All couples argue. This is normal and an expected part of close relationships. How we conduct ourselves and how we respond to our partner can either enhance the relationship or put it at risk. Consider these guidelines for having constructive arguments with your partner:
1. It is better to be happy together than to be right.
Blaming each other and trying to change the other person’s opinion are both counterproductive. When we assume that one person is right and the other person is wrong, we put the other person who was “wrong” on the defensive. Get out of this right vs. wrong framework together. Accept the fact that you simply see the issue differently.
2. Become aware of your impact on your partner.
Arguments start when we say something without realizing how our partner will take it. Your partner may blame you for starting an argument when that is the last thing you had in mind. The goal of relationship therapy is to uncover what people mean when they say things – and what it means when they hear certain things.
3. You can’t change the past.
Although you may feel hurt by something that happened in the past, the only effective option you have is working for better circumstances in the present and in the future. Of course, you may want to talk about things which have bothered you in the past, but holding a grudge usually interferes with the productive resolution of current problems – those things which you can do something about it. Work on one current problem at a time, not a list of things from the past. Discuss the problem as soon as possible and while it is relevant.
4. State your needs as specific request for positive behavior change.
It is not helpful to criticize the person’s character – this simply puts your partner into a defensive stance. Labeling a person with words like “crazy” or “immature” or “slob” does not solve the specific problem you need to address, and it ensures that you will not be heard. These words are only meant to hurt. Let your partner know that it is a specific behavior that bothers you, and behaviors can be changed.
5. Use effective communication techniques.
Use “I” statements when you want to convey how you feel. These statements usually take the form of “When you do______, I feel _______.” Take responsibility for your own feelings and assume that your partner is responsible for his or her own. When you say “When we’re with your friends, I feel left out,” you and your partner can work on this constructively together. But when you say, “…you’re a real piece of work…you really don’t care one thing about me when you are around your friends,” your partner is seen as the enemy and resolution of the problem becomes difficult.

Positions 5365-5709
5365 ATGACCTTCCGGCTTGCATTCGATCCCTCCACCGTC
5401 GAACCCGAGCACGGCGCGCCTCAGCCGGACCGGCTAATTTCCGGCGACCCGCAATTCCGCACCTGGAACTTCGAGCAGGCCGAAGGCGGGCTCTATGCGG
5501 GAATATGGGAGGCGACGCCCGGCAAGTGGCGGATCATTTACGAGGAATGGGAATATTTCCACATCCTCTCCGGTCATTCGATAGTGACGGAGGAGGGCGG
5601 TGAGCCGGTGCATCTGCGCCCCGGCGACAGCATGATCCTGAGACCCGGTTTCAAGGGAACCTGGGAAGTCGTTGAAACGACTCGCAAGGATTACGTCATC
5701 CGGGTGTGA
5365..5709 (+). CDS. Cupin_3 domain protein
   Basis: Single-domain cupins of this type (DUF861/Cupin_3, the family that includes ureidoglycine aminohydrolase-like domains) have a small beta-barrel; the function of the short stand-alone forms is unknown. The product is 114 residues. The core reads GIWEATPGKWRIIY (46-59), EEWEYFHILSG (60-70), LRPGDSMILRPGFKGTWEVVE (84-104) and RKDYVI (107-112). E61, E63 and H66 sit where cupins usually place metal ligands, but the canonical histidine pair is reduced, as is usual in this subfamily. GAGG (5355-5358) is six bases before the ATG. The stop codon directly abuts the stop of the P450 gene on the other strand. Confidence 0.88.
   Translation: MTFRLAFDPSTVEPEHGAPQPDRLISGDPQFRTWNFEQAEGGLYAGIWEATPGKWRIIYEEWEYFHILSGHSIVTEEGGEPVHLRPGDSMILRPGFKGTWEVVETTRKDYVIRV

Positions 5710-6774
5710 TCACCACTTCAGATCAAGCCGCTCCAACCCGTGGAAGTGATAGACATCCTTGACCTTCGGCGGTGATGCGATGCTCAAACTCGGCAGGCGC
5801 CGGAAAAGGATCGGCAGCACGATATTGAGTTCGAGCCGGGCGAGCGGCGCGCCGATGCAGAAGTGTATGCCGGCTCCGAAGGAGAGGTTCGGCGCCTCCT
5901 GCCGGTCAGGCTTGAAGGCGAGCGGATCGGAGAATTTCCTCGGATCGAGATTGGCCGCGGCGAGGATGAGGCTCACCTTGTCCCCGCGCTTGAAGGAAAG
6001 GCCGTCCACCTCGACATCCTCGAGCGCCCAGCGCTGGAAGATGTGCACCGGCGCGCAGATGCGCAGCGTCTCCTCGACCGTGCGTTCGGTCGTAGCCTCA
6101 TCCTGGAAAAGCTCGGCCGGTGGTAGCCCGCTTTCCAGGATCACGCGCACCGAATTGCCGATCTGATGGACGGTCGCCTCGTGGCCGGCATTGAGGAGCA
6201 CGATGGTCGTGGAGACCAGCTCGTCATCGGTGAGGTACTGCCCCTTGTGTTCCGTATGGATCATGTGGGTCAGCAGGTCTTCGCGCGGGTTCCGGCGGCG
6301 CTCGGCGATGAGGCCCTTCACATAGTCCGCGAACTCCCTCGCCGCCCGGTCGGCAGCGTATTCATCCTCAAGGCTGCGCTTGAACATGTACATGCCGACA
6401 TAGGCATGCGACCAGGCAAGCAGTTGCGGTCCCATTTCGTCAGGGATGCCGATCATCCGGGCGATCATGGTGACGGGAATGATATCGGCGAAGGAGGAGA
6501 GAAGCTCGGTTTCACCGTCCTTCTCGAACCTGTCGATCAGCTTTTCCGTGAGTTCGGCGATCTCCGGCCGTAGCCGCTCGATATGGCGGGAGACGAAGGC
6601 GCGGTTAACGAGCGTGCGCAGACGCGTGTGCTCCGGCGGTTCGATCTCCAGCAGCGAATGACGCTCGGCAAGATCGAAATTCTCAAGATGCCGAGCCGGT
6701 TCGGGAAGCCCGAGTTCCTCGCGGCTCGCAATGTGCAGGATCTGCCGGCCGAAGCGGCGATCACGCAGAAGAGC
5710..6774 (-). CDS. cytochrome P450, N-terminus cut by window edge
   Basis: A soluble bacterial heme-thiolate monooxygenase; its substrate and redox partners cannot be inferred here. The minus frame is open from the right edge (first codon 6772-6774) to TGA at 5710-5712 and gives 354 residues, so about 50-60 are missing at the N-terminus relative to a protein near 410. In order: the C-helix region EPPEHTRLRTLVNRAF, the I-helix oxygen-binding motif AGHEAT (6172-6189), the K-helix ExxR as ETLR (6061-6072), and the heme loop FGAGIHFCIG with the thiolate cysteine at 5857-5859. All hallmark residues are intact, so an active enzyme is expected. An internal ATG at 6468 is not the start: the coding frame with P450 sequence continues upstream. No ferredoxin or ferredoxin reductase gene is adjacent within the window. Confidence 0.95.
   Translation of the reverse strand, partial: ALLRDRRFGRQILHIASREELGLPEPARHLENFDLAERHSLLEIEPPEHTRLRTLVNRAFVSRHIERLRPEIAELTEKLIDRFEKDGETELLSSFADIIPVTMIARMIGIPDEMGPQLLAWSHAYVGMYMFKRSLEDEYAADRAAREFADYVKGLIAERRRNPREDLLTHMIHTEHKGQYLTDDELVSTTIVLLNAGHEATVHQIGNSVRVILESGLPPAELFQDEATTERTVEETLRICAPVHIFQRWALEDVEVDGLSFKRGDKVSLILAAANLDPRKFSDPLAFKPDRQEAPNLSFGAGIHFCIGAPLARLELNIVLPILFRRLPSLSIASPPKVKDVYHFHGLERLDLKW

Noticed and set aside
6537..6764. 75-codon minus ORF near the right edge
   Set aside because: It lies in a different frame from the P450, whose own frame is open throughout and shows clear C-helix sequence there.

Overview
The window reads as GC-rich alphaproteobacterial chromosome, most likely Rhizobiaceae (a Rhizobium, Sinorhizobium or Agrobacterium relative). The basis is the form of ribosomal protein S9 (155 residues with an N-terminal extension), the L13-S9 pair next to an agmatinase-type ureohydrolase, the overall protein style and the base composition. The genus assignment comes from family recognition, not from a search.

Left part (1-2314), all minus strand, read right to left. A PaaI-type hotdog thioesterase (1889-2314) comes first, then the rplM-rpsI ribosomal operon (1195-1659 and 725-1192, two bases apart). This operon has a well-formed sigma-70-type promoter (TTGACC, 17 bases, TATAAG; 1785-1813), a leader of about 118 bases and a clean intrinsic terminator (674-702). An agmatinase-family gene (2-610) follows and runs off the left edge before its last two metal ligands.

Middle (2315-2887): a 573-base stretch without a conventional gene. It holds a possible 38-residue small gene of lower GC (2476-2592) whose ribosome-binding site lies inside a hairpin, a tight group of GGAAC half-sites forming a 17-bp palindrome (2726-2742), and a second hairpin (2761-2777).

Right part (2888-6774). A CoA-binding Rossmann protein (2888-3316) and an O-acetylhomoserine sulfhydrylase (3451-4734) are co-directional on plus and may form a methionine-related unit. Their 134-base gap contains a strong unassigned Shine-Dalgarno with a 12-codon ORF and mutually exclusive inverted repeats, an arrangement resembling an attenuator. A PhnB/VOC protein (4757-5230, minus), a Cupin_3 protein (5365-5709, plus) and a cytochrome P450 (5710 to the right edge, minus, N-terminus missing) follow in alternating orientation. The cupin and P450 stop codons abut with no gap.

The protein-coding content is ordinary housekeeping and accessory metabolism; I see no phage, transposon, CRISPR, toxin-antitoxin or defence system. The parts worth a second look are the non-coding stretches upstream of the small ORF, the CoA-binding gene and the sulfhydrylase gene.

When you use generalized words like “should” or “ought” or “never” you become like a parent and this places your partner in a childlike role. Then, constructive discussion between two equal adults becomes virtually impossible. Making sure that your nonverbal message matches your verbal communication also facilitates an effective conversation.
6. De-escalate arguments of her getting out of control.
It is not helpful to threaten the other person either verbally or physically. Any sort of violence is unacceptable. Timeouts are a perfectly good way to give both parties a chance to cool down so that the problem can be resolved later after the heat has dissipated after emotions simmer down.
It helps if a time-out has structure. For example, saying something like “I’m really mad right now and I don’t want to say anything I don’t mean. So I’m going to take a walk and I’ll be back in (30) minutes.”
Whatever you agree to do, make sure you follow through otherwise this technique won’t work in the future.
Recognize the triggers that set off an argument as well as the process of escalation, and take immediate steps to get things under control. Put your energy into resolution of the conflict. A relationship therapy is to clarify this destructive process and to learn tools for resolving problems and restoring personal integrity and mutual respect.
It is a wonder that relationships are as successful as they are. We seldom get any kind of formal training in how to manage relationships well. One lesson that many of us have never learned is that differences of opinion and polarized perspectives are to be expected in our normal and healthy. However serious differences that lead to hurtful, destructive arguments require attention. Fortunately help is readily available.
If you would like to talk about how professional, confidential counseling might help or you would like to schedule an appointment, please call 949-760-7171 or text 949-244-8572 or email firstname.lastname@example.org.